Sen. Thad Cochran may well lose his renomination in Mississippi, but the batting average for "establishment" Republicans this year will still be over .900. And yet, there are serious and real reverberations here. For one thing, politicians are more moved by vivid example than overall statistics. All it took was one Bob Bennett in Utah to move Senate Republicans significantly to the right in attitude, agenda, and rhetoric. The assault on Cantor as a supporter of amnesty may not have been the main reason for his defeat, but we can be sure that the word "legalization" will not cross the lips of Republicans of many stripes in the months to come, except as an epithet.Sean Trende (my bold):
The main lesson here may be the populist one. The tea-party movement is not a Republican movement, or a conservative movement. It is radical, anti-institutional, anti-leadership, antigovernment. It is driven by suspicion of the motives and actions of all leaders, including those in the Republican Party. Cantor's glaringly obvious personal ambition fed those suspicions, but his defeat was a defeat for the broader establishment, which compromises too readily and feeds its own interests first. That attitude, by the way, also is embodied in many of the big donors to candidates and outside groups, meaning it represents an ongoing serious headache for party leaders.
First, analysts need to understand that the Republican base is furious with the Republican establishment, especially over the Bush years. From the point of view of conservatives I’ve spoken with, the early- to mid-2000s look like this: Voters gave Republicans control of Congress and the presidency for the longest stretch since the 1920s.Man, between us and them, that's a lot of folks who hate the Bush years. Got that, Jeb?
And what do Republicans have to show for it? Temporary tax cuts, No Child Left Behind, the Medicare prescription drug benefit, a new Cabinet department, increased federal spending, TARP, and repeated attempts at immigration reform. Basically, despite a historic opportunity to shrink government, almost everything that the GOP establishment achieved during that time moved the needle leftward on domestic policy. Probably the only unambiguous win for conservatives were the Roberts and Alito appointments to the Supreme Court; the former is viewed with suspicion today while the latter only came about after the base revolted against Harriet Miers.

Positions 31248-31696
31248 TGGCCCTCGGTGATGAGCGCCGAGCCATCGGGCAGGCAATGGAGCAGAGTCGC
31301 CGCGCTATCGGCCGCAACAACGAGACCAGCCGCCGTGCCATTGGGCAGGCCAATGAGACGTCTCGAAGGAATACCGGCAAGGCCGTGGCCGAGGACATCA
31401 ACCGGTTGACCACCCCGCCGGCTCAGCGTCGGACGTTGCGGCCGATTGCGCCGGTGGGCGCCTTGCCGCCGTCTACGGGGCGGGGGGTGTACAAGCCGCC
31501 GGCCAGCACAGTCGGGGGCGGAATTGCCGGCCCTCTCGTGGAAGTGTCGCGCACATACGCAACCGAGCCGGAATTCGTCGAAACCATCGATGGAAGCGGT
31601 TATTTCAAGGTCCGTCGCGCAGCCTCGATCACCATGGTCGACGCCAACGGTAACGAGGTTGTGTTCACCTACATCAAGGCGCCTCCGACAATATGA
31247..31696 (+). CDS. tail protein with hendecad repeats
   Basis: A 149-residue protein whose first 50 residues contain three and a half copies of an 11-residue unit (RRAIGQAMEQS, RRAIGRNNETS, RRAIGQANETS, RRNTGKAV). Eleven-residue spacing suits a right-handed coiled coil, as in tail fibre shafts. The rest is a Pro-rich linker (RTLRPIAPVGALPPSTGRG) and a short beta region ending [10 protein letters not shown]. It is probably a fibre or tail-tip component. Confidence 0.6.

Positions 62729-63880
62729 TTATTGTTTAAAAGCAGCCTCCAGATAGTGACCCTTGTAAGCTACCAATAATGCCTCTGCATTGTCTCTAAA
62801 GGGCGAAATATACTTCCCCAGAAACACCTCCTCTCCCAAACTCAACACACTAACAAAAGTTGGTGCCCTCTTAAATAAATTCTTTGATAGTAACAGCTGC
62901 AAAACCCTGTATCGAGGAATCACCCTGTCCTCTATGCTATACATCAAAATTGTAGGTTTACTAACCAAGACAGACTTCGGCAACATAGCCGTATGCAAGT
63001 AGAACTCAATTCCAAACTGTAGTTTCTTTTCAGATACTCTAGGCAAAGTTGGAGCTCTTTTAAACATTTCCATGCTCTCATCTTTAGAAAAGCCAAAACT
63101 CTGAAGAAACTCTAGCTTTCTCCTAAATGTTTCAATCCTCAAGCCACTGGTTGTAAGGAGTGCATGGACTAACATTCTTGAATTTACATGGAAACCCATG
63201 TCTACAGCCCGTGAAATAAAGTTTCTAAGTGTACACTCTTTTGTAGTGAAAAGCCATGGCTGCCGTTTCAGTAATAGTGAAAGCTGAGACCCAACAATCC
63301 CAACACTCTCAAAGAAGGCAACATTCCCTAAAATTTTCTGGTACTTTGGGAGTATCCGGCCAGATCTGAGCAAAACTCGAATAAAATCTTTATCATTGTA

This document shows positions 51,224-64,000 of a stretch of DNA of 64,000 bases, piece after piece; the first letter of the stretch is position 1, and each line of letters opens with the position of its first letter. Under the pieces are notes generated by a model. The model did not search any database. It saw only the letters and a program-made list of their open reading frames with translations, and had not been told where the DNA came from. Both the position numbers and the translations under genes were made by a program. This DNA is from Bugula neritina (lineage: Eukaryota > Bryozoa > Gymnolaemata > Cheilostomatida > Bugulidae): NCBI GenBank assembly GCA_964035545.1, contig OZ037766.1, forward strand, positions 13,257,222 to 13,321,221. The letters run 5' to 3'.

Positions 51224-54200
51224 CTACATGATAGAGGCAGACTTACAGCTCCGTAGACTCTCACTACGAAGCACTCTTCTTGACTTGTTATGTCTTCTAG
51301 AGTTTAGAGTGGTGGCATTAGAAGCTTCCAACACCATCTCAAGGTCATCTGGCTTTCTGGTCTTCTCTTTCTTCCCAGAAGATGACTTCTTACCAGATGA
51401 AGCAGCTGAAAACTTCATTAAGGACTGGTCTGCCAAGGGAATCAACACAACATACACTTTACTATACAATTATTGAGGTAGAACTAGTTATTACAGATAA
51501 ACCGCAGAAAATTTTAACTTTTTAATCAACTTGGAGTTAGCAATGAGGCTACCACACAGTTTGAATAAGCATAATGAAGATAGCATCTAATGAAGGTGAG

The icing on the cake for conservatives is that these moves were justified through an argument that they were necessary to continue to win elections and take issues off the table for Democrats. Instead, Bush’s presidency was followed in 2008 by the most liberal Democratic presidency since Lyndon Johnson, accompanied by sizable Democratic House and Senate majorities.
You don’t have to sympathize with this view, but if you don’t understand it, you will never understand the Tea Party. Watch Dave Brat’s interview on Fox News here. He is not Tom Tancredo; immigration reform is not his main focus. He’s hitting a lot of the themes that I discuss above, which in many ways echo the Democratic Netroots’ discontent with “Wall Street Democrats” in the mid-2000s (a discontent that led, in part, to Obama’s victory in the 2008 primaries, to the discomfort of some in the Democratic Leadership Council).